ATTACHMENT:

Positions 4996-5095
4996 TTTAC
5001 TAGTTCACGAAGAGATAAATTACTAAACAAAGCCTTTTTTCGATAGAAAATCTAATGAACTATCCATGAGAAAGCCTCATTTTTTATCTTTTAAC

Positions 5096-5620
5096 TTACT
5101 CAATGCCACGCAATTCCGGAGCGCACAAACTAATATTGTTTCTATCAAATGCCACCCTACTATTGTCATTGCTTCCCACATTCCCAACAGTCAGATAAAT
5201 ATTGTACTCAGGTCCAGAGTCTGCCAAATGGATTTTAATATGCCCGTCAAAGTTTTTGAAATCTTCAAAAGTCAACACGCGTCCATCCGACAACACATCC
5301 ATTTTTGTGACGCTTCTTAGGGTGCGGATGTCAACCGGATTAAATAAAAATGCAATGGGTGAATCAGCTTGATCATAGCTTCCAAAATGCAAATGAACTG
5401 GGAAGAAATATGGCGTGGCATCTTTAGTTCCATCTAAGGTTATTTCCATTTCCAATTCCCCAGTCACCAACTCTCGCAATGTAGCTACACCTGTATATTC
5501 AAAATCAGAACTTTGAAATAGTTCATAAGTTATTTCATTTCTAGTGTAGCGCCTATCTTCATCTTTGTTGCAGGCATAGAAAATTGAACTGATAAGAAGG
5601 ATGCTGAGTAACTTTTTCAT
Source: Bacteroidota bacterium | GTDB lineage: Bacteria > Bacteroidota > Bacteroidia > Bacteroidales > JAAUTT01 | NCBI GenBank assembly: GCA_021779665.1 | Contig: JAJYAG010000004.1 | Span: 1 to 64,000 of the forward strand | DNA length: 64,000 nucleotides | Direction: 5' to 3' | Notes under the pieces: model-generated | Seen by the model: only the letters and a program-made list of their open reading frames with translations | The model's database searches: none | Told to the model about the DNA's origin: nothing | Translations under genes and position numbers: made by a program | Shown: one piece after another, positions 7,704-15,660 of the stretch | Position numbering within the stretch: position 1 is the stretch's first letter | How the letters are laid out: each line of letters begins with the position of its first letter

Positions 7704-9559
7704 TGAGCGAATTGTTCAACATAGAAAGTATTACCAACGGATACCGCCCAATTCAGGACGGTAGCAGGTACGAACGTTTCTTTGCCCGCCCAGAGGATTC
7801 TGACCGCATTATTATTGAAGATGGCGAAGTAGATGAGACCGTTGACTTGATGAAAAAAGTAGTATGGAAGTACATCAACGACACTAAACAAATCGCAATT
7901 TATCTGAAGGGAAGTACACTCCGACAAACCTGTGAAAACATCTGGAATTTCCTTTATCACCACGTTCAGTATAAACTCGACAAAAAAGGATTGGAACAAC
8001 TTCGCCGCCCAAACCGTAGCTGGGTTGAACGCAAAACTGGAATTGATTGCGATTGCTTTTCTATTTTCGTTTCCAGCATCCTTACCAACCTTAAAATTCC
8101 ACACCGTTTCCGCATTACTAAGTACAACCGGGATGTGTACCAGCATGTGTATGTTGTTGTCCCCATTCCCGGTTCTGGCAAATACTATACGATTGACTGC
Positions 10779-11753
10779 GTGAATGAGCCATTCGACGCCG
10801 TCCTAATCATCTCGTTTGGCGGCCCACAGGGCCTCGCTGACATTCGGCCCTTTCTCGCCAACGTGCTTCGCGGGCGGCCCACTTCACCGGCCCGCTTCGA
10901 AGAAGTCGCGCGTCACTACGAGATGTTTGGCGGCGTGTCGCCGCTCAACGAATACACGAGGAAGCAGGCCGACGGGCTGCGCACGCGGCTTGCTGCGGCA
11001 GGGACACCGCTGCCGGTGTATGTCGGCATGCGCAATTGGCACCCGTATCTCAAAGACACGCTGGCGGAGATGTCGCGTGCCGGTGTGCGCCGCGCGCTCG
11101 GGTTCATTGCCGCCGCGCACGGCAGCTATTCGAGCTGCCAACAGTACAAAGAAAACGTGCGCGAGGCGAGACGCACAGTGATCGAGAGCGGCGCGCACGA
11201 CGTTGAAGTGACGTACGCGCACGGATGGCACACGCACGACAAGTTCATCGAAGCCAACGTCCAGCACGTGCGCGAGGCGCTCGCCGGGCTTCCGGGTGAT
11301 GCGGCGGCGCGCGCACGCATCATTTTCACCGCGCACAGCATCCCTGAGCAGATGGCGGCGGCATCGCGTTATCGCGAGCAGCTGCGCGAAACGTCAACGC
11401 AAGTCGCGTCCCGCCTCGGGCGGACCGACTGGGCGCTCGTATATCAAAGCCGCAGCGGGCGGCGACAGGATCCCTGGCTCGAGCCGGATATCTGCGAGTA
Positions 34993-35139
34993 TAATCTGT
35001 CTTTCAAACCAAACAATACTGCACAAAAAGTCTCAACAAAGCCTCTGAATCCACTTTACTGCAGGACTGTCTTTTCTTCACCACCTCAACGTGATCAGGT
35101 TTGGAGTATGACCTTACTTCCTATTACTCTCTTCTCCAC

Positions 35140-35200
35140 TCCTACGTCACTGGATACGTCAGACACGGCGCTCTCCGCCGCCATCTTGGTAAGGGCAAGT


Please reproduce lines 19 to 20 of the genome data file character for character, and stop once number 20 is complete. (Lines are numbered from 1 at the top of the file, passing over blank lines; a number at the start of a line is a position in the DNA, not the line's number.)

Positions 10779-11753
10779 GTGAATGAGCCATTCGACGCCG